Olympic line-up encourages Draper youngsters to read, set goalsApr 30, 2022 10:03AM ● By Julie Slama
Draper Mayor Troy Walker took the time to be a guest reader, encourage students to read about their passions and answer student questions during Draper Elementary’s literacy week. (Julie Slama/City Journals)
By Julie Slama | [email protected]
Between the 2022 Winter Olympics and the Paralympics, there was another Olympics—Draper Elementary’s Olympic literacy week.
The goal was for the 700 elementary students to read and reach its 125,000-minute goal in five days.
To kick off the event was 2010 Olympic Freestyle Skier Lacey Schnoor DeLoach, who wore her USA ski team jacket, and 2002 Olympic torch bearer Bob Cole, dressed in his torchbearer’s uniform carrying his torch.
Cole, who has granddaughters who attend Draper Elementary, was selected from 50,000 Utahn as one of 3,500 torchbearers. He acknowledged when he sets a goal, he has help along the way.
“All you have to do is set those goals and your team—your parents, and teacher—can help you achieve these goals and many others,” he said before leading the student body in cheers.
Schnoor DeLoach, who attended Draper Elementary from 1990 through 1996, related her Olympic journey to the students with the underlying message of not giving up.
The former level 9 gymnast began competing aerials after being identified at Crescent View Middle School doing flips on a bungee system as part of a program that introduced local athletes to take advantage of the facilities being built in Utah for the 2002 Winter Games.
“They asked me, ‘do you want to come try aerial skiing?’ and I said, ‘sure,’” she recalled, adding that she wasn’t even sure what the sport entailed.
Schnoor DeLoach began training as a U.S. Ski Team member and commuted to Park City as an Alta High student, where she was a varsity cheerleader. Her last two years, she was on a ski release, which made it easier to balance her schoolwork with her training.
“Once I made the U.S. Ski Team, I knew I wanted to go to the Olympics,” said the 2005 national champion. “I trained really hard, and the first Olympics I tried to make was in 2006 in Italy. I just barely missed being able to go, but I didn’t give up.”
Schnoor DeLoach continued her journey. In 2007, she finished eighth in the World Cups. In 2009, she placed seventh in Freestyle World Ski Championships in Japan.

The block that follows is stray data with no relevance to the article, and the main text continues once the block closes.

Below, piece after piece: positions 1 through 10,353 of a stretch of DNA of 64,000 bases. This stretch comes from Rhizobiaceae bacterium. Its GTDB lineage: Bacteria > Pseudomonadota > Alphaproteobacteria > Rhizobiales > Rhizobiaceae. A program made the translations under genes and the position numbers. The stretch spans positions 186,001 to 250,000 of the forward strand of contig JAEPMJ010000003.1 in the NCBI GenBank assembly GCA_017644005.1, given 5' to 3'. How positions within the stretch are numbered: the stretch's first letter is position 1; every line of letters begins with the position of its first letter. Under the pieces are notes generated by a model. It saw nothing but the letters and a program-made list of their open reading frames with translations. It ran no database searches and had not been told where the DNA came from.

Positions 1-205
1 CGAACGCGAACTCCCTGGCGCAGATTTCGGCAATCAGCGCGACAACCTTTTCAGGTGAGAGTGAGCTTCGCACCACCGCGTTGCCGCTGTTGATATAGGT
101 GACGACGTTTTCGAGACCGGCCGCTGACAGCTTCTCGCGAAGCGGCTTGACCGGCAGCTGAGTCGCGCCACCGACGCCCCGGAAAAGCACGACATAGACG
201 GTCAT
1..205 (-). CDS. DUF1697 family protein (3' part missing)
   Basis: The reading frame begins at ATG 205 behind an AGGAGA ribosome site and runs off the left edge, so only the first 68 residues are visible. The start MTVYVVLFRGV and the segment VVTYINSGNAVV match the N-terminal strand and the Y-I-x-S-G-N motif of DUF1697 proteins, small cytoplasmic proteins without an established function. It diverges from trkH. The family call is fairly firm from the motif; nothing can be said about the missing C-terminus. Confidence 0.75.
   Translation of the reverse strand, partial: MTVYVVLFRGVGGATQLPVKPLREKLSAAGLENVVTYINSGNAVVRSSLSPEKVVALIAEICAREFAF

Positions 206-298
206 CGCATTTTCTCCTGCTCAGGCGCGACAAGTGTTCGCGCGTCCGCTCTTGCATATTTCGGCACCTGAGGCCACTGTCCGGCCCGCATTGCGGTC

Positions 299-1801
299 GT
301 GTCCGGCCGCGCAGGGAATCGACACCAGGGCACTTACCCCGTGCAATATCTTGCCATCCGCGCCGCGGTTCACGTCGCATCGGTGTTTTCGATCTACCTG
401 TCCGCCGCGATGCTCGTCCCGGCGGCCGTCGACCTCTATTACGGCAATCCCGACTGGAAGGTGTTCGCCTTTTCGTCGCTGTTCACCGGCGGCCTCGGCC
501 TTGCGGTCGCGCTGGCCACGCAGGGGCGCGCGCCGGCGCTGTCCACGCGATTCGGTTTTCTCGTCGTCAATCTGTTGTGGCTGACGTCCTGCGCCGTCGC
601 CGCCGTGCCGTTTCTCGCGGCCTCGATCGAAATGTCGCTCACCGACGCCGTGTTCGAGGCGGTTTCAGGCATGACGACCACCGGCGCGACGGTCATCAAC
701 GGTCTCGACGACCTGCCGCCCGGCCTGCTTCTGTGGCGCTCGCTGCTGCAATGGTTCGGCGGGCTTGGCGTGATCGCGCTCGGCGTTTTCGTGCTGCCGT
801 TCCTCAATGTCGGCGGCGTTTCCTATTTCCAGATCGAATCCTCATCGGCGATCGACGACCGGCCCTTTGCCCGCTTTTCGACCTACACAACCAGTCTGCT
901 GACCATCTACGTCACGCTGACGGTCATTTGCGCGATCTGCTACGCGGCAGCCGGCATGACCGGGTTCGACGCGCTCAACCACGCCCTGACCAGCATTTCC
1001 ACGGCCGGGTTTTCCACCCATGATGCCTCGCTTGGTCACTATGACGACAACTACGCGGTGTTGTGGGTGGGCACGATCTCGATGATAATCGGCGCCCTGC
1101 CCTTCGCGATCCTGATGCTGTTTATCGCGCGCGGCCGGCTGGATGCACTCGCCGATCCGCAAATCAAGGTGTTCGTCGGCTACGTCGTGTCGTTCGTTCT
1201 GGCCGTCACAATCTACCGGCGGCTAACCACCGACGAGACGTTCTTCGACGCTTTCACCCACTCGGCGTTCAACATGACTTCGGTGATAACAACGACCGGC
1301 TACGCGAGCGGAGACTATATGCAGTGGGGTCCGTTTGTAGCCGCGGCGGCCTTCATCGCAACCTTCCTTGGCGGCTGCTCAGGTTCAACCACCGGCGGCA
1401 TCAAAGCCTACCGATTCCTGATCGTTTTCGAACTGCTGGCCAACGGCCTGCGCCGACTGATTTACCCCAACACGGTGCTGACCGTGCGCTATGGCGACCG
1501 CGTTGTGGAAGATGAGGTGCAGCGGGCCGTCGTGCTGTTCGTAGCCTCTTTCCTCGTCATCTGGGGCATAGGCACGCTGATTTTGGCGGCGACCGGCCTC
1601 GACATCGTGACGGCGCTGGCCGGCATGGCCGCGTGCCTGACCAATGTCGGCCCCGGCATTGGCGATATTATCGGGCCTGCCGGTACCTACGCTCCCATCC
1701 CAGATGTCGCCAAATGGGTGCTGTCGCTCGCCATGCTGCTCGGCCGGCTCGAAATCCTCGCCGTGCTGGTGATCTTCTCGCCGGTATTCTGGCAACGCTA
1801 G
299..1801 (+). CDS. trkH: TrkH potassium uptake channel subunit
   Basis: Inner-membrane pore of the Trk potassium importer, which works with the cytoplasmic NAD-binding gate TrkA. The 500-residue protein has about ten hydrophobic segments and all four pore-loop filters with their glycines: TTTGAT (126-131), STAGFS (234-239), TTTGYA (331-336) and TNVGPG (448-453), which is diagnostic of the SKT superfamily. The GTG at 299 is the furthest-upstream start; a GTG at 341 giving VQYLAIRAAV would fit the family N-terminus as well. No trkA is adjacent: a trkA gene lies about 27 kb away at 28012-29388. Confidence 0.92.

The summer before the 2010 Winter Olympics in Vancouver, she introduced a triple twisting double back flip.
“I did 10 of these jumps every single day all summer long. By the end of summer, it was the best job that I was doing,” she said, but adding that she had to transfer that jump from water to snow.
She remembers the first time she jumped.
“My first double backflip on water was pretty nerve wracking,” she said. “Then those first jumps on snow, it was pretty big. Even after years of training, when you go from water to snow and you haven’t done those jumps in a couple months, you just have to have faith that you remember how to do them.”
At the Olympic trials, Schnoor DeLoach competed her new jump.
“I landed it and won the event. It was awesome. It was so fun—and I got to represent the USA in the Olympics,” she said. “Competing for the U.S. and against all the other athletes, the best in the world, is really quite the experience.”
At the Olympics, the then 24-year-old landed her two hardest jumps and finished ninth in the debut of the women’s aerials event as an Olympic sport.
“My message to all you guys is never give up. I could have given up after my first attempt (to make the Olympic team), but I didn’t. I began training really hard and met my goal,” she said. “So set goals this week for your reading and in other things you want to do. You guys can achieve anything you want to do.”
As a reminder to read, every student received a USA slap bracelet and could dress daily to match the color of an Olympic ring. When they met their daily collective goal of 25,000 minutes, a ring was put up outside.
Posted in the cafeteria, a skier tracked the minutes the students read and when students turned in their reading each night, six names were randomly drawn as winners of USA beanies.
Volunteers came during the week to read to students, including Draper Mayor Troy Walker.
Walker, who read a portion of a book to older students about the Wright Brothers inventing the airplane—“the greatest invention of all time”—shared with them he has his own pilot’s license.
“Find what your passion is, read about it, learn about it,” he said.
Walker read for the first time “Duck for President” to younger students, and said the picture book was “very true, an accurate account of campaigns.”
He also answered students’ questions: “Is it hard being mayor?” “Sometimes.” “What’s your favorite part?” “Helping people.” “Do you live in a big house?” “Sometimes it’s too big.” “What’s the worse part?” “When people are mad at you.” “Can I have $20 million?” “I have $20 million in Monopoly money I can give you.”
By the week’s end, Draper students reached their reading goal and as a reward, they each will receive a book from the PTA and had a free skate night at Classic Fun Center.
At the closing ceremony, Miss Draper Grace Mead, who spoke at the opening assembly, presented the top three girls and three boys per grade with medals sporting red, white and blue ribbons.
“It’s all in fun, to get kids excited to read and keep them reading,” said Timette Wankier, Draper Elementary PTA public relations vice president. “Reading and striving toward goals will make a difference in everything they do in their lives.”